In the spirit of the Truth and Reconciliation Commission of Canada’s 87th Call to Action, the Saskatchewan Sports Hall of Fame marks National Indigenous Peoples Day by celebrating Indigenous excellence and achievement in sport and sharing their stories.
At the same time, the SSHF also looks to spotlight the challenges and hardships that the SSHF’s Indigenous inductees overcame in achieving their goals. The SSHF currently has 10 individual inductees who identify as Indigenous. Each of those inductees has a unique story, but the ability to overcome hardships and a passion for giving back to their communities is a common thread with each athlete or builder.
The SSHF’s current featured exhibit Grit celebrates great athletic determination so it was only natural that the stories of Indigenous success are highlighted.
Paul Acoose’s story is featured as part of the exhibit. A gifted Nakawē (Saulteaux) distance runner from the Zagime Anishinabek (previously known as the Sakimay) First Nation, Acoose came from a long line of distance runners. His grandfather Quewich gained renown for his abilities as a hunter. While others rode horses while hunting buffalo, Quewich would shoot his arrows while pursuing the buffalo on foot. Paul’s father Samuel Acoose was also a highly esteemed runner in his own right.
Accose’s competitive running career was short, but remarkable all the same.
Acoose was the first winner of The Standard Marathon Trophy, emblematic of the 10-mile championship in the province of Saskatchewan. He won that first championship by more than eight minutes on July 1, 1908 in Regina, as he dominated the best runners in the province. His name is engraved prominently as the first provincial champion. The Standard Marathon Trophy is featured as part of Grit which is currently on display.
At the turn of the 20th century, match races were a popular spectator sport with opportunities to run professionally. After an impressive showing during a sports day in Grenfell, Acoose was offered a chance to become a professional in 1909. While that made him ineligible to compete at the upcoming 1910 Summer Olympics in London, Acoose accepted the offer.
In his first professional race, Acoose ran 15 miles in a world-record time of one hour, 22 minutes and 22 seconds and beat famed English runner Fred Appleby, a former world record holder and 1908 Olympic marathon runner. Acoose’s record-breaking time earned him the title of world champion.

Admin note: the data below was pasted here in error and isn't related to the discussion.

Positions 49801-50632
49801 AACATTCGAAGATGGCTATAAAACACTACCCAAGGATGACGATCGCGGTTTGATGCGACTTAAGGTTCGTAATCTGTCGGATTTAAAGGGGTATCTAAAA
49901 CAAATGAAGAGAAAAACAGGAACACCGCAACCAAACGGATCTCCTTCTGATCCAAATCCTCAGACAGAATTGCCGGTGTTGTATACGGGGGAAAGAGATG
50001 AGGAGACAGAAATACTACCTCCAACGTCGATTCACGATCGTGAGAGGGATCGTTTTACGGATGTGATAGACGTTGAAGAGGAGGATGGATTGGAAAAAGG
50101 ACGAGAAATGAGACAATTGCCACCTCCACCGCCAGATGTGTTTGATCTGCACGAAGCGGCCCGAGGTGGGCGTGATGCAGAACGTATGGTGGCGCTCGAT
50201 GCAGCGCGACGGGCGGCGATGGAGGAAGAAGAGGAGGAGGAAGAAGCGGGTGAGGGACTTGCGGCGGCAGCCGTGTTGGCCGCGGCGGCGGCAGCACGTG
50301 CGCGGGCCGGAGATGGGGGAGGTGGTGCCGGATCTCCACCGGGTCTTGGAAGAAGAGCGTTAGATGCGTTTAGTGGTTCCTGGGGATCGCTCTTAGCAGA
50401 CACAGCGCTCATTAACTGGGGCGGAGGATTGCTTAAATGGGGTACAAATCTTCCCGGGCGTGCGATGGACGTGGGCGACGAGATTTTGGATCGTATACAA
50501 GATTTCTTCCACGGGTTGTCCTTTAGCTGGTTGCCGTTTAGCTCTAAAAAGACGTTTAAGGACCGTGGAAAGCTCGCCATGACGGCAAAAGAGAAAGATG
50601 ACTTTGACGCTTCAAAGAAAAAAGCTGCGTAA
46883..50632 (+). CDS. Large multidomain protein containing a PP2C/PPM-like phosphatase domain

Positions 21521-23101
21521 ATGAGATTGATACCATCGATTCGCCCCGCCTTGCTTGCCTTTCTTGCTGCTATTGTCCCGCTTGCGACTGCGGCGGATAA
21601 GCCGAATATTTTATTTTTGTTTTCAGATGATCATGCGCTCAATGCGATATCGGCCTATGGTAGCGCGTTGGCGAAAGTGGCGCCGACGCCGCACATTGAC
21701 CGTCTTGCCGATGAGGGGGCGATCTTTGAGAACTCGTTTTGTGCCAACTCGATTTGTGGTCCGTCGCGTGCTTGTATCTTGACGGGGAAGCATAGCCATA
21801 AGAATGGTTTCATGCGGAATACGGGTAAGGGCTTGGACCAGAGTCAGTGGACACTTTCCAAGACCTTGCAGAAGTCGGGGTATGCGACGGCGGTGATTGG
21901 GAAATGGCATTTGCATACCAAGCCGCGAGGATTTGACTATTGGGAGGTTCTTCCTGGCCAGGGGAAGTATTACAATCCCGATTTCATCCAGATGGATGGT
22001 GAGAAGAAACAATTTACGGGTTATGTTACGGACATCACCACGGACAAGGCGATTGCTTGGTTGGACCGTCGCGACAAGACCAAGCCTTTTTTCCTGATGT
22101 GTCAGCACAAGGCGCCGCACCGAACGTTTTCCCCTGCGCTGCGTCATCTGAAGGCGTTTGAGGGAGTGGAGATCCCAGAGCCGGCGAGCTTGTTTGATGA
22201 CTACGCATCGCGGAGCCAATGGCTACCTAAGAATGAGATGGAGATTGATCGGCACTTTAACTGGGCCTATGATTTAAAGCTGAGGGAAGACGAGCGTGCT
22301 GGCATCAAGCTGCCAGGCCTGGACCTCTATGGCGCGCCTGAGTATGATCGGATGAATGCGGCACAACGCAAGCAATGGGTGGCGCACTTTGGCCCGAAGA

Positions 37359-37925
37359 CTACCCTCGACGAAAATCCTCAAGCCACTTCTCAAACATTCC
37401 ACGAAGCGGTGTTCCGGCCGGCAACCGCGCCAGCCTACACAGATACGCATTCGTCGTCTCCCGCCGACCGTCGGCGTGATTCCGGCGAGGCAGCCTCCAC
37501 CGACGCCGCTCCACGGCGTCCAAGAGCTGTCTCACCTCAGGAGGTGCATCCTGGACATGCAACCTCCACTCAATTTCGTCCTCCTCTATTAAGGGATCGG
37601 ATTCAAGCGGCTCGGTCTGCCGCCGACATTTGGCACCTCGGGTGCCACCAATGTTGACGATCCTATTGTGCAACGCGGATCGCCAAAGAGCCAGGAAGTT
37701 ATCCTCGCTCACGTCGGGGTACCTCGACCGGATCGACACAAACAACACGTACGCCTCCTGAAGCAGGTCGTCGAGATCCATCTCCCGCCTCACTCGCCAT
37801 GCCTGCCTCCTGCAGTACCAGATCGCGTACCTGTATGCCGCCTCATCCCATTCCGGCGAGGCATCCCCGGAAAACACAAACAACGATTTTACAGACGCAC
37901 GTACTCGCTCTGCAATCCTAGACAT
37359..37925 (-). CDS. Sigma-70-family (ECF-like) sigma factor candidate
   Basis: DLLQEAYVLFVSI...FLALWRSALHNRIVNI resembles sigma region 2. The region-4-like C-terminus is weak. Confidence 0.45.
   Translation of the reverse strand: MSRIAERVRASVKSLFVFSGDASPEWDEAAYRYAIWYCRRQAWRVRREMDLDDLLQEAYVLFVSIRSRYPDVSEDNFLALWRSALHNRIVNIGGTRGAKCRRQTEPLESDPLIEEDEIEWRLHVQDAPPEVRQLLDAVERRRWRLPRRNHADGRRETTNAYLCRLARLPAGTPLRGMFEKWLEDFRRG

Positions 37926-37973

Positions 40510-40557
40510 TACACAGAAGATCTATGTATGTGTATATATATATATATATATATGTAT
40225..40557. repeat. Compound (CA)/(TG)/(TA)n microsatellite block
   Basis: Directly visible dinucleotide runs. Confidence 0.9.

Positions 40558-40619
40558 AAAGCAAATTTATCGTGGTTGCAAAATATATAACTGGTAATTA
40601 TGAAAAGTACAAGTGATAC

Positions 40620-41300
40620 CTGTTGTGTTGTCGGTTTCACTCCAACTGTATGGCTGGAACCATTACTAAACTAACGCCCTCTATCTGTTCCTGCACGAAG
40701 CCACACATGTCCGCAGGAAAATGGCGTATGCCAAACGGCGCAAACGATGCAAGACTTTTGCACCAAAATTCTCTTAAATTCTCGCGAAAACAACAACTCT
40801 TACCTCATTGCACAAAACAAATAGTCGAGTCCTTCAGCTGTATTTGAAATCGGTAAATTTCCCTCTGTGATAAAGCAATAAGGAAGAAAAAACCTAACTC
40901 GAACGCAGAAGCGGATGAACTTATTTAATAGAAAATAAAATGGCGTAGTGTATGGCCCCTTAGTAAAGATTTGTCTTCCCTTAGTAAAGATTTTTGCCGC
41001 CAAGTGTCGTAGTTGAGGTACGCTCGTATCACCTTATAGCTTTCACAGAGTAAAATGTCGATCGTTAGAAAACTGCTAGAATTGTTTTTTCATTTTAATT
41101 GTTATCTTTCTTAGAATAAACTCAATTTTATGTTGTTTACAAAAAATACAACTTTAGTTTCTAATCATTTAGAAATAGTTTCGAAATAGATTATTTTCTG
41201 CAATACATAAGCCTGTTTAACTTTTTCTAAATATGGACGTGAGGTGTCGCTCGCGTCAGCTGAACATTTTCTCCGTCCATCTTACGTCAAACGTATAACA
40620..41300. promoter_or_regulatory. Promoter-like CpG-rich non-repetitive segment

While match races drew notable crowds, they also drew plenty of interest from gamblers. When Acoose and Appleby met in a rematch in Winnipeg, gamblers were suspected of being the culprits of throwing tacks on the track. Appleby was unaffected in his rubber-soled shoes, but Acoose ran in moccasins that were easily penetrated by the tacks. He bravely carried on for two more miles in bare feet before having to bow out of a race he had been winning before being sabotaged.
Acoose’s biggest victory came against famed Onondaga runner Tom Longboat. Acoose had wanted to test himself against Longboat who had risen to fame after winning the Boston Marathon in a record time in 1907 and was considered the greatest marathon runner in the world. They met on March 30, 1910, in Toronto in a duel that Acoose won.
Despite only being 24 years old, Acoose retired from competitive racing and settled in Zagime Anishinabek with his wife Madeline where they farmed and raised nine children. He never drove a car and continued to jog into his 60s. Even in his late 70s would walk up to 10 kilometers to visit family and friends.
Paul Acoose was inducted into the Saskatchewan Sports Hall of Fame in 1983.
While The Standard Marathon Trophy is currently on display, the SSHF has partnered with the University of Saskatchewan to ensure that the majority of the artifacts in our collection honouring Indigenous athletes are on permanent display. A display case and video kiosk celebrating Saskatchewan Indigenous athletes and their achievements are on permanent display in the Physical Activity Complex at the University of Saskatchewan’s College of Kinesiology in Saskatoon.
You can learn more about the other Indigenous inductees in the SSHF – Colette Bourgonje, Tony Cote, Alex Decoteau, David Greyeyes, Jacqueline Lavallee, Jim Neilson, Claude Petit, Fred Sasakamoose, and Bryan Trottier – on the SSHF website.
For the past year, the Hall of Fame has offered an outreach program titled, Indigenous Legacies in Sport, to schools across the province. The program is geared towards elementary school students and highlights some of the achievements and stories of Saskatchewan’s great Indigenous athletes and builders.
The Saskatchewan Sports Hall of Fame is proud to be located in Treaty 4 territory, home to the Cree, Dakota, Lakota, Nakoda, and Saulteaux people since time immemorial and are the traditional homelands of the Métis Nation. The Saskatchewan Sports Hall of Fame also celebrates the history of sport and the people from the land that is covered by Treaties 2, 4, 5, 6, 8 and 10. These lands have been the home of the Cree, Dakota, Dene, Lakota, Nakoda, and Saulteaux people since time immemorial and are the traditional homelands of the Métis Nation.